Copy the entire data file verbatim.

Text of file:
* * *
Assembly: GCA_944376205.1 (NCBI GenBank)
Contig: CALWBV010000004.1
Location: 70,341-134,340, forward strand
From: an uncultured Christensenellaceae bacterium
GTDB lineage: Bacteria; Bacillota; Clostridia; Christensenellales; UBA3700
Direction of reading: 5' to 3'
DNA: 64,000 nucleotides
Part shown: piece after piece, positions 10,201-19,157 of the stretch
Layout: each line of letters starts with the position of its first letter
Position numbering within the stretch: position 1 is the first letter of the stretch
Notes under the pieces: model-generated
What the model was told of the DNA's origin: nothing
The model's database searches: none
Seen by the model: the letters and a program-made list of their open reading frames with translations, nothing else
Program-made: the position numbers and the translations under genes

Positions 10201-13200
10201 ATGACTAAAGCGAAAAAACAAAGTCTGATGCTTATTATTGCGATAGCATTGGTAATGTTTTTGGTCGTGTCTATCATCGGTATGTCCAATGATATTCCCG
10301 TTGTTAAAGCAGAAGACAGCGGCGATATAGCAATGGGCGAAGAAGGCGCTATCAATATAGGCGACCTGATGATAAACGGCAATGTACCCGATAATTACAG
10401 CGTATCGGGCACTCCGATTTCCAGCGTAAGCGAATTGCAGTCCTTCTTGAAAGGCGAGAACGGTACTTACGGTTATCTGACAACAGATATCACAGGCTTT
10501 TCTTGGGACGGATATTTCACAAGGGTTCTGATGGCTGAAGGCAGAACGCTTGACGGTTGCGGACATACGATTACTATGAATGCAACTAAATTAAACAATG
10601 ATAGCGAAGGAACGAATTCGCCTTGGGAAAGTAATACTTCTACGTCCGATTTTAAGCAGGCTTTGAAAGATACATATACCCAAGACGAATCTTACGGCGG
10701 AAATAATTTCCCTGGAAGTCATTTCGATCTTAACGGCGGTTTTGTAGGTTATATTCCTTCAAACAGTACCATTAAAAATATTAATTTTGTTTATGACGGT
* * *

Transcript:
Assembly: GCA_944376205.1 (NCBI GenBank)
Contig: CALWBV010000004.1
Location: 70,341-134,340, forward strand
From: an uncultured Christensenellaceae bacterium
GTDB lineage: Bacteria; Bacillota; Clostridia; Christensenellales; UBA3700
Direction of reading: 5' to 3'
DNA: 64,000 nucleotides
Part shown: piece after piece, positions 10,201-19,157 of the stretch
Layout: each line of letters starts with the position of its first letter
Position numbering within the stretch: position 1 is the first letter of the stretch
Notes under the pieces: model-generated
What the model was told of the DNA's origin: nothing
The model's database searches: none
Seen by the model: the letters and a program-made list of their open reading frames with translations, nothing else
Program-made: the position numbers and the translations under genes

Positions 10201-13200
10201 ATGACTAAAGCGAAAAAACAAAGTCTGATGCTTATTATTGCGATAGCATTGGTAATGTTTTTGGTCGTGTCTATCATCGGTATGTCCAATGATATTCCCG
10301 TTGTTAAAGCAGAAGACAGCGGCGATATAGCAATGGGCGAAGAAGGCGCTATCAATATAGGCGACCTGATGATAAACGGCAATGTACCCGATAATTACAG
10401 CGTATCGGGCACTCCGATTTCCAGCGTAAGCGAATTGCAGTCCTTCTTGAAAGGCGAGAACGGTACTTACGGTTATCTGACAACAGATATCACAGGCTTT
10501 TCTTGGGACGGATATTTCACAAGGGTTCTGATGGCTGAAGGCAGAACGCTTGACGGTTGCGGACATACGATTACTATGAATGCAACTAAATTAAACAATG
10601 ATAGCGAAGGAACGAATTCGCCTTGGGAAAGTAATACTTCTACGTCCGATTTTAAGCAGGCTTTGAAAGATACATATACCCAAGACGAATCTTACGGCGG
10701 AAATAATTTCCCTGGAAGTCATTTCGATCTTAACGGCGGTTTTGTAGGTTATATTCCTTCAAACAGTACCATTAAAAATATTAATTTTGTTTATGACGGT